I am following this excellent series on PBS. Of course, for personal reasons – having to do with my Norwegian mama and her brother – I have an interest in it. But it would be worth my time, regardless. It is an intelligent series that covers the personal lives of the protagonists, while still managing to capture the terror inflicted by, and the existential threat of, the Nazis. In the first episode, there is a scene in which the Germans – invading Norway – strafe a passenger ship: impossible to avert your eyes from the cruelty and capriciousness of the act, as well as the fear of the victims. It has only been 80 years, but it is easy to forget how depraved the Nazi vision and actions were. The cast is terrific – I am pleasantly surprised by Kyle MacLachlan as FDR. He isn’t doing an impression – thankfully – but manages to capture the whimsy and gravitas of the president.
What I most appreciate about the PBS website is that they have included a “fact or fiction” page for each episode. I was delighted to learn that a particular moment in episode two was fact: Princess Martha is leaving Norway with her three children, bound for a ship that will bring them to the United States. In order to reach the ship, they must go out on a smaller boat through a harbour in which there are many Norwegian fishermen. They recognize the princess and begin singing the Norwegian anthem and cheering then three-year-old Prince Harald (future king). Martha holds him up in response. So beautiful. And made more so by the fact that the little boy is still king of Norway! I wonder what he remembers from that difficult time.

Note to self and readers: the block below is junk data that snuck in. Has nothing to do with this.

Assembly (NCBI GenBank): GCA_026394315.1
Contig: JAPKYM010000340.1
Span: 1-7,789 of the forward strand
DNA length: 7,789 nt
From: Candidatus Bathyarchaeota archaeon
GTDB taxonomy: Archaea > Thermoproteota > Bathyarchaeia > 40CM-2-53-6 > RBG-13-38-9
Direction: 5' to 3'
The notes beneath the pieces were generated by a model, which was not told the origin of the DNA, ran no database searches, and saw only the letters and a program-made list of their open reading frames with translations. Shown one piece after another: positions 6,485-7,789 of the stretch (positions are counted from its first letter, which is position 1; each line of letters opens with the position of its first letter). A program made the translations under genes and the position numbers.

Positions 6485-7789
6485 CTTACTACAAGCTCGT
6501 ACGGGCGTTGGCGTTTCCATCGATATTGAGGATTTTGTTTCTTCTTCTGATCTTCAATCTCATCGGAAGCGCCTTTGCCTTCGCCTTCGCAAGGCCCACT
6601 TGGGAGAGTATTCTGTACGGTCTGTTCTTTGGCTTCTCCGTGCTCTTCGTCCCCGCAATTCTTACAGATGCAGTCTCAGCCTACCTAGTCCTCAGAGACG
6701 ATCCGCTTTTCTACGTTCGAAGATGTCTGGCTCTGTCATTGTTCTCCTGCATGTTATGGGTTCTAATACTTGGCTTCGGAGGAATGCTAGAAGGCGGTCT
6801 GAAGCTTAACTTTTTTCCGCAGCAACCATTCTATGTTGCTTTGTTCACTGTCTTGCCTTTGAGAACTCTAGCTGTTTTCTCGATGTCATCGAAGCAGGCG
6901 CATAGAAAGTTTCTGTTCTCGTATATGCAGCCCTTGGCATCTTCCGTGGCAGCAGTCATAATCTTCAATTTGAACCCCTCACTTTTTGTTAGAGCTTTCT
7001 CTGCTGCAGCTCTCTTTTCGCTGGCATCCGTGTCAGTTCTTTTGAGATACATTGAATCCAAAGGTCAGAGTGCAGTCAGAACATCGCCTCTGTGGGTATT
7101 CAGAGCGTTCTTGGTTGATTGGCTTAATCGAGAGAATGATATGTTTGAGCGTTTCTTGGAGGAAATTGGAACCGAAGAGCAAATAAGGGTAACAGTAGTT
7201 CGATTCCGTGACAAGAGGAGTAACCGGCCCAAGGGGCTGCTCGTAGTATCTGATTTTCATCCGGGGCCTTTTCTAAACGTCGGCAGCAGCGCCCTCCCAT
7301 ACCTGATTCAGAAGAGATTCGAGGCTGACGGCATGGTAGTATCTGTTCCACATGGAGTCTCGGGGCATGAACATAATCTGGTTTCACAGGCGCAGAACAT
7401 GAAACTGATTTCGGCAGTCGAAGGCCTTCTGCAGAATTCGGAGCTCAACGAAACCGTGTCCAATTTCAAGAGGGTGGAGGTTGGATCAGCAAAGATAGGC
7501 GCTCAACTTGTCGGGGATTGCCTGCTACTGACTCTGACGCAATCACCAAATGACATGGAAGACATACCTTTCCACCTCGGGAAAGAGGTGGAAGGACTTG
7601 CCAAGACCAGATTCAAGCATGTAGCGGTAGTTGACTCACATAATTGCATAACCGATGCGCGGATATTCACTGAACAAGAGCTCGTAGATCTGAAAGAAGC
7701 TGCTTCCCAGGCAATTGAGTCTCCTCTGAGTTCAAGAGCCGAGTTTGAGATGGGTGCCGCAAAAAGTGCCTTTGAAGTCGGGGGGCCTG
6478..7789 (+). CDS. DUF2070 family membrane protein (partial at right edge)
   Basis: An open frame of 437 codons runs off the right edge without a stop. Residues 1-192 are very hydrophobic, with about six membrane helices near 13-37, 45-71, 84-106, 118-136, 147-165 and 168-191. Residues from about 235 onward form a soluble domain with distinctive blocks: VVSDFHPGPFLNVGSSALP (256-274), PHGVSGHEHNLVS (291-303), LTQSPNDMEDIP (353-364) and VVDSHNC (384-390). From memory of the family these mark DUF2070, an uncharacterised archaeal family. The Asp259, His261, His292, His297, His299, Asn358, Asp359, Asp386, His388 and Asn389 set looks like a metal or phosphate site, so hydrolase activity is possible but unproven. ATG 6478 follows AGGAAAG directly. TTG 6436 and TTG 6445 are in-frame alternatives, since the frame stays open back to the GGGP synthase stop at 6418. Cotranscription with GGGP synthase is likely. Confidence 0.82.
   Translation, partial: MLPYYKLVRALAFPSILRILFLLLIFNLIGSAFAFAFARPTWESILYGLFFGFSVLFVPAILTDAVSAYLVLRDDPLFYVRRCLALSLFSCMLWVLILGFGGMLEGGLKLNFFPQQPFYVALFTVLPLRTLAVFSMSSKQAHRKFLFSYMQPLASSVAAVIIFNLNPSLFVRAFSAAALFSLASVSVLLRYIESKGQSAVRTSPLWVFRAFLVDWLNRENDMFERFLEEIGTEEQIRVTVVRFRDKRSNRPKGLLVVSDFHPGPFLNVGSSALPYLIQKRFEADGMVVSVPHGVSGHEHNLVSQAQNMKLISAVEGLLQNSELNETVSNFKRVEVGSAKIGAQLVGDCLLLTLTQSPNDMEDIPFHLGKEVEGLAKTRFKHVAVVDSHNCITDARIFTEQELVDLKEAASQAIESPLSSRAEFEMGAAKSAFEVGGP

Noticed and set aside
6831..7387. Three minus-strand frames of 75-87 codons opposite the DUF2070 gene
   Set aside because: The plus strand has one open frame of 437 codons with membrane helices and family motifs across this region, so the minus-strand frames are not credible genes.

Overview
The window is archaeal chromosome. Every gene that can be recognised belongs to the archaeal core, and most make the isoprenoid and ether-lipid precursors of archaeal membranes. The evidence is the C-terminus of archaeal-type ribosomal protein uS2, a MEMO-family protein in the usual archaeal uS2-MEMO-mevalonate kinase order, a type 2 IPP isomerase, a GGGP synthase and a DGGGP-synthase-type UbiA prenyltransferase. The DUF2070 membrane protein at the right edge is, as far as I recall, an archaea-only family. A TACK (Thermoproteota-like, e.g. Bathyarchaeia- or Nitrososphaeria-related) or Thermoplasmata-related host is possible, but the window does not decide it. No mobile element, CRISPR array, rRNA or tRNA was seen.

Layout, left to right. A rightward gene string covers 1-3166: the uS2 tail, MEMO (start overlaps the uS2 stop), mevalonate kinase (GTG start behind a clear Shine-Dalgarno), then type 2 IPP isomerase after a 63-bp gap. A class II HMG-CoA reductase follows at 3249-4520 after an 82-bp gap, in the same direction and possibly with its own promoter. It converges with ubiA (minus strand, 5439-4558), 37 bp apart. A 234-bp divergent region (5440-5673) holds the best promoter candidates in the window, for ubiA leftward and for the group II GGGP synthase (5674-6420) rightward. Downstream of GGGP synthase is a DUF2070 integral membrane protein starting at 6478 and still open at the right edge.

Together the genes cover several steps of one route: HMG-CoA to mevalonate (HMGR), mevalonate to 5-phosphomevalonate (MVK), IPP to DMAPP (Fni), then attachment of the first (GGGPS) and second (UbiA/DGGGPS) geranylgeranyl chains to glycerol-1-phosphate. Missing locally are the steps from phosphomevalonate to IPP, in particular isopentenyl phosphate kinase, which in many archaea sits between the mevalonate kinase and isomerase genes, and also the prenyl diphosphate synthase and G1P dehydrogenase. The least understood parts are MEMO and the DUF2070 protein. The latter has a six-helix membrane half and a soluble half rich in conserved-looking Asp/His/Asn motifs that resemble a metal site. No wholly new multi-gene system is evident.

Update: wanted to add this paragraph from the obituary (written by yours truly) of a family friend. His name was Haakon Aass, and as such a name would suggest, he was Norwegian. He was living in Norway during some of the events of Atlantic Crossing:
“…Haakon went on to engineering school, graduating in 1936. Shortly thereafter, he committed himself to a career in the Royal Norwegian Air Force. During the Russian-Finnish conflict of the late 1930s, Haakon, along with several Air Force classmates, took an active part in the protection of Finland. One war barely over and another to fight, when, in April of 1940, the Germans invaded Norway. Along with many other Norwegian soldiers, Haakon went first to England and then to Canada to further train for missions in Europe. In Toronto, he was stationed at a camp known as ‘Little Norway.’ Writing of that time, Haakon recalled that many of the people there were brave members of Norway’s underground resistance. They were, he wrote, ‘the cream of Norwegian youth.’ Modesty ever intact, he continued, ‘Please do not consider me in this class. I was sent by the Air Force.’…Soon after , he was posted overseas to fly missions in the North Atlantic. In May of 1945, he co-piloted the plane which flew the Allied delegation to Norway to accept the surrender of the Germans. He often told us how wonderful it was to have German officers clicking their heels and saluting him, to be part of liberating his country.”